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Old 09-09-2017, 01:53 PM
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Default Which symptoms contribute the most to patients’ perception of health in MS?

Agree or disagree with the latest research findings? What makes you feel most disabled? - D

Which symptoms contribute the most to patients’ perception of health in multiple sclerosis?

Rivka Green, Gary Cutter, Michael Friendly ...
First Published September 5, 2017

Abstract

Background
Multiple sclerosis is a polysymptomatic disease. Little is known about relative contributions of the different multiple sclerosis symptoms to self-perception of health.

Objectives
To investigate the relationship between symptom severity in 11 domains affected by multiple sclerosis and self-rated health.

Methods
Multiple sclerosis patients in two multiple sclerosis centers assessed self-rated health with a validated instrument and symptom burden with symptoMScreen, a validated battery of Likert scales for 11 domains commonly affected by multiple sclerosis. Pearson correlations and multivariate linear regressions were used to investigate the relationship between symptoMScreen scores and self-rated health.

Results
Among 1865 multiple sclerosis outpatients (68% women, 78% with relapsing–remitting multiple sclerosis, mean age 46.38 ± 12.47 years, disease duration 13.43 ± 10.04 years), average self-rated health score was 2.30 (‘moderate to good’). Symptom burden (composite symptoMScreen score) highly correlated with self-rated health (r = 0.68, P < 0.0001) as did each of the symptoMScreen domain subscores. In regression analysis, pain (t = 7.00), ambulation (t = 6.91), and fatigue (t = 5.85) contributed the highest amount of variance in self-rated health (P < 0.001).

Conclusions
Pain contributed the most to multiple sclerosis outpatients’ perception of health, followed by gait dysfunction and fatigue. These findings suggest that ‘invisible disability’ may be more important to patients’ sense of well being than physical disability, and challenge the notion that physical disability should be the primary outcome measure in multiple sclerosis.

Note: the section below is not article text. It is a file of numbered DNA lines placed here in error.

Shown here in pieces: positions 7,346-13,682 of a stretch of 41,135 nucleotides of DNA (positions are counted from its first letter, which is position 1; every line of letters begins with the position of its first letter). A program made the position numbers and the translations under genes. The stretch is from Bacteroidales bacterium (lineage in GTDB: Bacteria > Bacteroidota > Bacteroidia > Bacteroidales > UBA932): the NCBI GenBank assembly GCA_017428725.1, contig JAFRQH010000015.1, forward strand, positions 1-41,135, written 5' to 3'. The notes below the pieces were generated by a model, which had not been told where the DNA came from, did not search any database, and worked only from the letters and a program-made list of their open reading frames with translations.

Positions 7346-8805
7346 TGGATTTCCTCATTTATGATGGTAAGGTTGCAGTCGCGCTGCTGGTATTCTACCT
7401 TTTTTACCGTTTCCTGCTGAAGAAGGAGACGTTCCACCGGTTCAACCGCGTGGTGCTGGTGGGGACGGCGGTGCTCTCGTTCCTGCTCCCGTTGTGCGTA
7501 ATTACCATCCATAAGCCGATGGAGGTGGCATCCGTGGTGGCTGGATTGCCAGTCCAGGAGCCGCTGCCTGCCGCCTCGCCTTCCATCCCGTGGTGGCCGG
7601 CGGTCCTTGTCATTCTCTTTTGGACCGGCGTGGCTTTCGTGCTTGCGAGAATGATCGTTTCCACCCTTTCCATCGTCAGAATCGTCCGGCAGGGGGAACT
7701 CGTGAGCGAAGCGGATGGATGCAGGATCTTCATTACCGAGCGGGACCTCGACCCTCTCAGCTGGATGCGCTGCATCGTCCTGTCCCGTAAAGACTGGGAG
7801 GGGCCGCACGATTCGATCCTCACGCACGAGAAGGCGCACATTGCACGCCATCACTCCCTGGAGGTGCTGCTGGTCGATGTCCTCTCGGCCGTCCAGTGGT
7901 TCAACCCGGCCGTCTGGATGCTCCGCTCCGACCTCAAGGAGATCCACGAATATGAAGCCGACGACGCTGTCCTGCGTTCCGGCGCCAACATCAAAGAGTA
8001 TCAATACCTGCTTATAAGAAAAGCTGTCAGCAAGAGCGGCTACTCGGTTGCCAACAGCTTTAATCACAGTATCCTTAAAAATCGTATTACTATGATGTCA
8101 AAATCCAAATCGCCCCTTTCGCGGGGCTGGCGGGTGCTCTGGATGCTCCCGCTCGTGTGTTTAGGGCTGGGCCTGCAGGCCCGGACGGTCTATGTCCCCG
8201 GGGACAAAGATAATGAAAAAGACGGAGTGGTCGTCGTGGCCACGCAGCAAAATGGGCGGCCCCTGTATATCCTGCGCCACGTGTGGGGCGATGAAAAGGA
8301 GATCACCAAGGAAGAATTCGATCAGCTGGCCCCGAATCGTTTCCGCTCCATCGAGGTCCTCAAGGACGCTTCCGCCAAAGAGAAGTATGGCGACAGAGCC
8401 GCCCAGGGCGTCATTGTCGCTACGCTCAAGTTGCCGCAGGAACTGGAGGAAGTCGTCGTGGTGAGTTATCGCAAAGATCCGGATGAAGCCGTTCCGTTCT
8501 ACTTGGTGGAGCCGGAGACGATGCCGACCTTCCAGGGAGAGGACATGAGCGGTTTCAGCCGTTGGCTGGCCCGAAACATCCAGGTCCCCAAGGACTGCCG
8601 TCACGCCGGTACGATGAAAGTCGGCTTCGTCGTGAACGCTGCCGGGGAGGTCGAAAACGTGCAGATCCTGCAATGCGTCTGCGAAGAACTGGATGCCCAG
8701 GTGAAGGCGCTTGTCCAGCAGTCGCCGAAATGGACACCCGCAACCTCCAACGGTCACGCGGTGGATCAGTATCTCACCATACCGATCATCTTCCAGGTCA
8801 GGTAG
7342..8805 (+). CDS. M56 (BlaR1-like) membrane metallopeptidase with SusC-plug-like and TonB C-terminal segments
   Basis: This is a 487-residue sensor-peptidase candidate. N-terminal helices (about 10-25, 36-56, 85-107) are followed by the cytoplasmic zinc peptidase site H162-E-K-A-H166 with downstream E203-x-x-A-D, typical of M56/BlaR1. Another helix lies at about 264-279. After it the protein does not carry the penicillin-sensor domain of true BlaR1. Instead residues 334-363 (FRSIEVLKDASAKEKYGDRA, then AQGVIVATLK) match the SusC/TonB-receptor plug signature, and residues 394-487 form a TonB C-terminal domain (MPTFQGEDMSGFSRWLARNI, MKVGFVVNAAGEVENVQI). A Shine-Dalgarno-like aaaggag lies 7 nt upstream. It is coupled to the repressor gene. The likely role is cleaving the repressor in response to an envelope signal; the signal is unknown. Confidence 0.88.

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Old 09-13-2017, 09:00 PM
GoatHerder GoatHerder is offline
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Default Interesting

For me, it's the pain.

The fact that I'm in a wheelchair doesn't bother me at all. Indeed, when people see me getting around, flipping items from the top shelf at the grocery, using my cane, directly into the basket; I feel quite good about myself.

I have other disabilities, including a colostomy, but even that doesn't make me feel disabled. It's just a thing.

The fatigue, I just do what I can, when I can, and sleep when I need to. If I'm too tired to work on the farm, I lay in front of my computer and work on my web sites.

But pain, that gets me. I refuse to take meds for it, as I really dislike the disconnected feeling I get when on them. So, I push through the pain when I can, sleep it off when I can't
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Old 09-14-2017, 09:05 PM
Sparky10 Sparky10 is offline
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For me, it's gait dysfunction and fatigue. One is not a invisible; it's obvious. Fatigue makes the gait worse.

"These findings suggest that ‘invisible disability’ may be more important to patients’ sense of well being than physical disability, and challenge the notion that physical disability should be the primary outcome measure in multiple sclerosis."

I think the invisible symptoms would be more frustrating. Hard to describe, hard to make others believe they exist. Does that mean I agree with the findings? I'm confused on that.
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Old 09-15-2017, 08:22 PM
GoatHerder GoatHerder is offline
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Quote:
Originally Posted by Sparky10 View Post
For me, it's gait dysfunction and fatigue. One is not a invisible; it's obvious. Fatigue makes the gait worse.
When I was still walking, with a cane. I got out of my truck to head into a store to grab a sub for lunch. It was about 6pm, and a law officer, after watching me walk for a bit, came up and accused me of drunk driving! Fortunately, this guy had a working brain, and when I told him I had MS he felt bad, told me to have a good evening. Gait was my largest gripe before I lost the ability to walk!
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